Derek Bok Protecting Freedom Of Speech Analysis

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Where to Draw the Line The First Amendment of the U.S. constitution boldly states that “Congress shall make no law abridging the freedom of speech.” As members of society, we witness this privilege utilized in both positive and negative ways through our daily lives. But, what happens when this liberty is abused and the emotions of certain groups are damaged in response to this “freedom?” Through his essay, “Protecting Freedom of Expression at Harvard,” scholar and former president of Harvard University, Derek Bok, expresses his firm claim that “Hanging a Confederate flag in public view or displaying a swastika in response is insensitive and unwise because any satisfaction it gives students is far outweighed by the discomfort it causes…show more content…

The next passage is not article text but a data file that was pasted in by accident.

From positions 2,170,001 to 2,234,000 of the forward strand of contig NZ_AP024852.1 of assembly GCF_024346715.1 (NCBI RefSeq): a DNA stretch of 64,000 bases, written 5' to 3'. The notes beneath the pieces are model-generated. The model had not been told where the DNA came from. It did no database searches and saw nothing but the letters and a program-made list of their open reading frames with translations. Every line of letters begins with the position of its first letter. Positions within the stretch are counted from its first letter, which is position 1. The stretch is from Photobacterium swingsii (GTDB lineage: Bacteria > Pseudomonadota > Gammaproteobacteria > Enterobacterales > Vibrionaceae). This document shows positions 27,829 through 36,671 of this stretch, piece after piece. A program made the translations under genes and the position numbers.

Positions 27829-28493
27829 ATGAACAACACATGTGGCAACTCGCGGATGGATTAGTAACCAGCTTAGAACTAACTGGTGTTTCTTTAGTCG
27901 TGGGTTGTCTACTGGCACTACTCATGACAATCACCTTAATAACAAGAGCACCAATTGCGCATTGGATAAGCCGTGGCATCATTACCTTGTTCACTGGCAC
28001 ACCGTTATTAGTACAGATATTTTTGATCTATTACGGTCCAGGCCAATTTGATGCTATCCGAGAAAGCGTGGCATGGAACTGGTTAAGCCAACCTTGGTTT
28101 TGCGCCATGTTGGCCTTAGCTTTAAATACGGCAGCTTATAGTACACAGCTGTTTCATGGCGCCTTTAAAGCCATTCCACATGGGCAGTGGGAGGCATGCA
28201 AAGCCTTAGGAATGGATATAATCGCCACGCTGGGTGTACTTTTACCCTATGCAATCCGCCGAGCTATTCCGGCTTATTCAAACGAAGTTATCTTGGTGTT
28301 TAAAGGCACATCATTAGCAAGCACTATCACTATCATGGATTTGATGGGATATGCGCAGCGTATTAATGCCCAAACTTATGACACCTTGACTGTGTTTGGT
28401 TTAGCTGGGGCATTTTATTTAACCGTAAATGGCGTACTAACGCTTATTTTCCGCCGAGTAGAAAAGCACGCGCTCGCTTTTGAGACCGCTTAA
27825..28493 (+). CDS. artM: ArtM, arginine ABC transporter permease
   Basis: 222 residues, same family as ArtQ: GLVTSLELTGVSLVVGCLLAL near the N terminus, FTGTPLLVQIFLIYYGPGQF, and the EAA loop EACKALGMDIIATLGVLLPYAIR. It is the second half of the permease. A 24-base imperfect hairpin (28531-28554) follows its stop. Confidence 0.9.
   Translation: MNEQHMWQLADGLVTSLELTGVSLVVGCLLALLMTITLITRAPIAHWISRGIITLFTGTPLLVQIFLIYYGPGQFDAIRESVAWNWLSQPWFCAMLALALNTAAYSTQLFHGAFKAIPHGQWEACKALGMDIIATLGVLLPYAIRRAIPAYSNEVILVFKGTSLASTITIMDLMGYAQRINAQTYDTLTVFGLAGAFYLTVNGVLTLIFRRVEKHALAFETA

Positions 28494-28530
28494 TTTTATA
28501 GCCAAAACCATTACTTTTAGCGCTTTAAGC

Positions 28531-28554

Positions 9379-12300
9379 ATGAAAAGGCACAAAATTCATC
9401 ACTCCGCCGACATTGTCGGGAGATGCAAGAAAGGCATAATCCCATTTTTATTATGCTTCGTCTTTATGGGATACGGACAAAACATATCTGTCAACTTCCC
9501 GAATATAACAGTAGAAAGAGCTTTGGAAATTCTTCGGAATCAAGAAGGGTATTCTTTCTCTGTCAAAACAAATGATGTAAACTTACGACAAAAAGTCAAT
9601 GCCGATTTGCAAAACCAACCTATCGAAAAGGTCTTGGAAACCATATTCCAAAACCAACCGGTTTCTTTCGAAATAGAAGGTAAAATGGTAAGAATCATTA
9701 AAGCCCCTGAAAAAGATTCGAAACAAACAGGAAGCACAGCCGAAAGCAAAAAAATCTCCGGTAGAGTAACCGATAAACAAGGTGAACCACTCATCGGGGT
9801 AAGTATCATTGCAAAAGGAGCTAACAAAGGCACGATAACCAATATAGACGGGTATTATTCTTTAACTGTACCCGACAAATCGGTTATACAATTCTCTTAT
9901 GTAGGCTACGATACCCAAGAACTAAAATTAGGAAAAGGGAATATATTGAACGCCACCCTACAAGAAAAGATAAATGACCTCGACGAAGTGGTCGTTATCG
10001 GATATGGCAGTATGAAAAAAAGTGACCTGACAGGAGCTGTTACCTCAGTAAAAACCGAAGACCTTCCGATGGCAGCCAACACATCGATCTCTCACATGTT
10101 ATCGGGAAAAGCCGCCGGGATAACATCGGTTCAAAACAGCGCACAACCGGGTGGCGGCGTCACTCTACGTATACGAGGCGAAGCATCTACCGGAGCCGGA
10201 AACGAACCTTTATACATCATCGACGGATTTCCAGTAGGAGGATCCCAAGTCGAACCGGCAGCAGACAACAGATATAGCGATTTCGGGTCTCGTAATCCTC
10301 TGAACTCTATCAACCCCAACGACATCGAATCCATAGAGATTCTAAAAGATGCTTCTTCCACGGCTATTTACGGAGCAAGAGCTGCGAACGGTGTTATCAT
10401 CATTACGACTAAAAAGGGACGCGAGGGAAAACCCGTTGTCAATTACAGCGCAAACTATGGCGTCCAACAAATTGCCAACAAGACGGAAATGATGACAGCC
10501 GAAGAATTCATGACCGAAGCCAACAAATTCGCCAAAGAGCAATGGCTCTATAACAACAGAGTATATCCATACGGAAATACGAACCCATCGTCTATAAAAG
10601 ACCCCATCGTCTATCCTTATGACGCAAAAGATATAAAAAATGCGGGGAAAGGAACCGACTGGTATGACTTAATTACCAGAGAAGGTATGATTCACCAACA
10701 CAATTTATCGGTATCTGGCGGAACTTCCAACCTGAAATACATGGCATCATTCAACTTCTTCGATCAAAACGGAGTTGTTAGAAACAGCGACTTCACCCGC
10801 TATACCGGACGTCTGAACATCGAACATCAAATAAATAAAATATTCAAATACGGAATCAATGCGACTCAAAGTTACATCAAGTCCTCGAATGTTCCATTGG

Through his use of warrants, Bok asserts many assumptions through which his claim is drawn. Believing that most people will sympathize with the affronted students, Bok’s claim in and of it self is an assumption as he states, “I am sure that the vast majority of Harvard students believe that hanging a Confederate flag in public view is insensitive and unwise” (118). Bok must rely on the idea that the common view of students is that of disapproval towards the offending images. Correspondingly, Bok must justify the reasoning behind his claim that prohibiting something we feel emotional towards is not acceptable. He additionally uses backing to support this warrant by creating the idea that “Any satisfaction it gives to the students who display these symbols is far outweighed by the discomfort it causes to many others” (118). However, a counterargument, or rebuttal, is also provided in response to this warrant. Bok states that “[The students] must have known they would upset many fellow students and ignore the decent regard for the feeling of other so essential to building and preserving a strong and harmonious community” (118). Bok provides us with a counter way of thinking. We now, as a result of believing the intentions of the students were to upset others, are drawn to side against them and their rights to display these
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